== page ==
Tuesday, August 6, 2013

Get A Grip

By Dave Dargo

I see a lot of styles when students grip their semi-automatic pistols. Some are stable, most are safe but so many are so interesting.  It seems relatively easy to get students to take a proper grip with their strong-side hand but that weak-side hand often appears to be an inconvenient appendage.

Critical to successfully delivering quick and accurate shots is a grip that allows the shooter to get the most meat of their hands on the pistol. Such a grip allows for a stable shooting platform, helps manage recoil and allows the shooter to maintain proper trigger control.

The web of the strong side hand should be firmly placed onto the pistol's backstrap. The thumb of that hand should be high enough to rest on top of a thumb-safety if the pistol has one, otherwise it should be just below the slide of the pistol. The index finger should rest straight down the frame of the pistol just above the trigger area and outside the trigger guard. The remaining three fingers should wrap around the grip of the pistol with the middle finger high enough that it is touching the trigger guard.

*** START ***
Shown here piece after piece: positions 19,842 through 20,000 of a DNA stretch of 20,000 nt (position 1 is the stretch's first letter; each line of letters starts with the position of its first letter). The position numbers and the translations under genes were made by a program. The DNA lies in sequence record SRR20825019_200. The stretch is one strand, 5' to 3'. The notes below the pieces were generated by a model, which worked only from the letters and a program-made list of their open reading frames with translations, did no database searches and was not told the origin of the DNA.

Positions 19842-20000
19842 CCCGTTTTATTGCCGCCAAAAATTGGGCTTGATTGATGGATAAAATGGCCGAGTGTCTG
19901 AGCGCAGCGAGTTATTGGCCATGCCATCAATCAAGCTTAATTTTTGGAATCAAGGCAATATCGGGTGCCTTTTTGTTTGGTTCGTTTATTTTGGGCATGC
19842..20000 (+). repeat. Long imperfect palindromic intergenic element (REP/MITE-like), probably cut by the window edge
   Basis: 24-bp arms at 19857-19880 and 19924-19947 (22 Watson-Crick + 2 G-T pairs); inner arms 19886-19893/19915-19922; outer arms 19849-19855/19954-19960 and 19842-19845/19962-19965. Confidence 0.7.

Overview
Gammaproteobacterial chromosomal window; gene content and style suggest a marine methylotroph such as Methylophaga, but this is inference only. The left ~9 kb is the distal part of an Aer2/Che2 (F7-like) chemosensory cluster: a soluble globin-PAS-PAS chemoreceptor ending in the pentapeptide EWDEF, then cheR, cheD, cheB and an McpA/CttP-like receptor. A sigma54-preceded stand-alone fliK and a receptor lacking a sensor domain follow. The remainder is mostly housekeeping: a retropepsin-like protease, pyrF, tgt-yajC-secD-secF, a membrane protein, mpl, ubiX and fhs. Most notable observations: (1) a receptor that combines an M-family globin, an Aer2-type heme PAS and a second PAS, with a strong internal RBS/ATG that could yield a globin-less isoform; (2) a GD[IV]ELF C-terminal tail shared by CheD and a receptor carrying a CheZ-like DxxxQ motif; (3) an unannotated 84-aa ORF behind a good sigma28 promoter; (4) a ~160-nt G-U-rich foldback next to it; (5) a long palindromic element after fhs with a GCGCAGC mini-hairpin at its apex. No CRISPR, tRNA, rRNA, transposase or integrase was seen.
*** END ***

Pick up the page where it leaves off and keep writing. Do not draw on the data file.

This will leave a significant amount of the pistol grip exposed on the weak-side. The weak-side hand should be rotated forward so the exposed pistol grip aligns with the wrist-joint and the area of the palm is in full contact with the pistol grip.

This should place the weak-side thumb in a position to rest against the frame of the pistol just above the trigger.

Such a grip will place the most meat of the hands on the pistol grips assuring a strong, firm grip with most of the grip surface of the pistol covered.

Students newly exposed to this grip often have difficulty getting that weak side hand to rest against the grip. The palm of the weak-side hand often ends up "cupped" away from the grip leaving significant space between the palm of the hand and the grip itself. We want the base of the palm to be firmly planted on the weak-side grip; the more meat of the hand on the grip the more stable the platform becomes. The same issue exists when students want to cross their thumbs. Crossing the thumbs with the strong-side thumb under the weak-side, as with a revolver grip, causes a gap to be created between the hand and the pistol grip.  We don't want gaps.

If your body mechanics allow it remove as many gaps as you can from your grip. Get rid of the gap between the palm of your weak-side hand and the pistol grip. Get rid of the gap between the base of your weak-side and strong-side hands, allow them to meet strongly at the rear of the pistol. Allow your strong-side thumb to rest atop your weak-side thumb. The fewer gaps you have the stronger your grip will be.

Finally, don't strangle the gun. A firm, strong grip is desired but some students take this to mean using all their strength and will grip so firmly as to cause a tremor. That's a bit strong an unnecessary.

Getting a solid grip on the pistol will go a long way towards helping you deliver accurate shots quickly.


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